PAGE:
Complementary approaches to the Mindanao peace process:

Antonio Gabriel M. La Viña

From diverse perspectives to a united effort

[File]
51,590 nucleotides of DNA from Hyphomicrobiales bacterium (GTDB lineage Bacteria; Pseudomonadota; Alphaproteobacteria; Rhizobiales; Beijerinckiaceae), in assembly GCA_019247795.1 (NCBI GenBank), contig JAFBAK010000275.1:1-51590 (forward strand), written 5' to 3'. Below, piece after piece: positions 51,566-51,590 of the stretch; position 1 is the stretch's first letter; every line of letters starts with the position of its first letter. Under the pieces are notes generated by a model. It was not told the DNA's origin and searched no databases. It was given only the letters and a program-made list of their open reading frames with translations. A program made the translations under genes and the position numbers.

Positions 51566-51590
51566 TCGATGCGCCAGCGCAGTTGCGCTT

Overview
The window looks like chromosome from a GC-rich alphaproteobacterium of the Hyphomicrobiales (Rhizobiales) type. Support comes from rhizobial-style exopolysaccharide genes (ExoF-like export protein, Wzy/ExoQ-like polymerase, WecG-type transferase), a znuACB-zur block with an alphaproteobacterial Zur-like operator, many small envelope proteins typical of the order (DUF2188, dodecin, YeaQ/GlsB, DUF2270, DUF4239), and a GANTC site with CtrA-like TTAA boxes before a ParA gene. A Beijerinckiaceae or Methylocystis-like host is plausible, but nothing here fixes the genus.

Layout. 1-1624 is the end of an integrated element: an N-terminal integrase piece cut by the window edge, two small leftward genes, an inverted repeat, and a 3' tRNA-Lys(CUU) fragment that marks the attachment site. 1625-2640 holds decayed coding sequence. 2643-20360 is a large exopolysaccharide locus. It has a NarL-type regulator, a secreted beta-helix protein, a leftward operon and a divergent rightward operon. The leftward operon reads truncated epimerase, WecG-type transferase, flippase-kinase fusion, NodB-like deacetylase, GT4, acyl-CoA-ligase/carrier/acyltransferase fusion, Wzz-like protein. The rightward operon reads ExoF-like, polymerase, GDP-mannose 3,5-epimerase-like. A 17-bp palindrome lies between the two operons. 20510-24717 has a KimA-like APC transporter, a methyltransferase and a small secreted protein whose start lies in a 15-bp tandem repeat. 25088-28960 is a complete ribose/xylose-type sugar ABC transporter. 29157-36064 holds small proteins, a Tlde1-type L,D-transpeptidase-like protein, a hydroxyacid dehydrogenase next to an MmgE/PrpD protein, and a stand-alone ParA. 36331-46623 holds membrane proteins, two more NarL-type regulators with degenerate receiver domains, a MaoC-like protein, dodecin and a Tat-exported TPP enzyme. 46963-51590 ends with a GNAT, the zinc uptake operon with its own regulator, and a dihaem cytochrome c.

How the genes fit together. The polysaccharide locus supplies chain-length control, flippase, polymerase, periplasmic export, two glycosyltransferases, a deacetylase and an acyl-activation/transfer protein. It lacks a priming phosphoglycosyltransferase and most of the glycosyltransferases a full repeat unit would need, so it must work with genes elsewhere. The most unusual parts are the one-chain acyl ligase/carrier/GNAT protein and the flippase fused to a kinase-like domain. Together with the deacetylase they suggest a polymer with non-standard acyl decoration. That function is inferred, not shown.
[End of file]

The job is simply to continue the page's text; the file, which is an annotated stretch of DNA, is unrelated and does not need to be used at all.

The tangled contentiousness of the Mindanao peace process and all its challenges can only be matched by the ingenuity and perseverance of the solutions put forward to achieve true peace. Two papers were written for this monograph by natives of Mindanao; the authors are deeply embedded in the island’s history and bring their insights to the discussion of the peace process. Abhoud Syed M. Lingga of the Institute of Bangsamoro Studies submits his thesis on the origins of the Bangsamoro as a political identity and, concurrent to this, their assertion to the right to self-determination, vis-à-vis the position of the Philippine Government regarding its sovereignty and authority in Mindanao. His paper, Assertions of Sovereignty and Self-Determination: The Philippine–Bangsamoro Conflict, traces the history of both sides of the conflict, the Bangsamoro community and Philippine government, on how each attempted to assert, defend, and then negotiate their respective positions on Mindanao. This history takes the reader from the years of war and government attempts to integrate the Bangsamoro with the rest of the country, through the establishment Autonomous Region in Muslim Mindanao (ARMM), right up to the controversial Memorandum of Agreement on Ancestral Domain (MOA-AD) with the Moro Islamic Liberation Front (MILF). Through discussing how the Philippine government attempted to integrate the Bangsamoro with the rest of the country and the responses of the Bangsamoro people, Lingga points out the challenges raised by the conflicting positions, and offers his own suggestions on how the GRP and MILF can meet in the middle. In Achieving Peace and Justice in Mindanao through the Tri-People Approach, historian and former peace panel member Rudy Rodil advocates a “popular” approach based on the peoples in Mindanao and not simply on institutions grounded in law. Mindanao is home to three groups of different historical and cultural lineages: the Moros who were the historical majority in Mindanao but now comprise its minority; the Lumad tribes indigenous to Mindanao, and the descendants of Christian settlers who had taken their place in the land, yet had done so at the political, economic, and social expense of the other two groups. Rodil challenges these three disparate groups to overcome the pain of their shared yet contentious history in order to restore the social and cultural dignity of the Moro and Lumad peoples, through meaningful reparations for past injuries, such as land grabs of ancestral territories, and a continuing commitment to peace.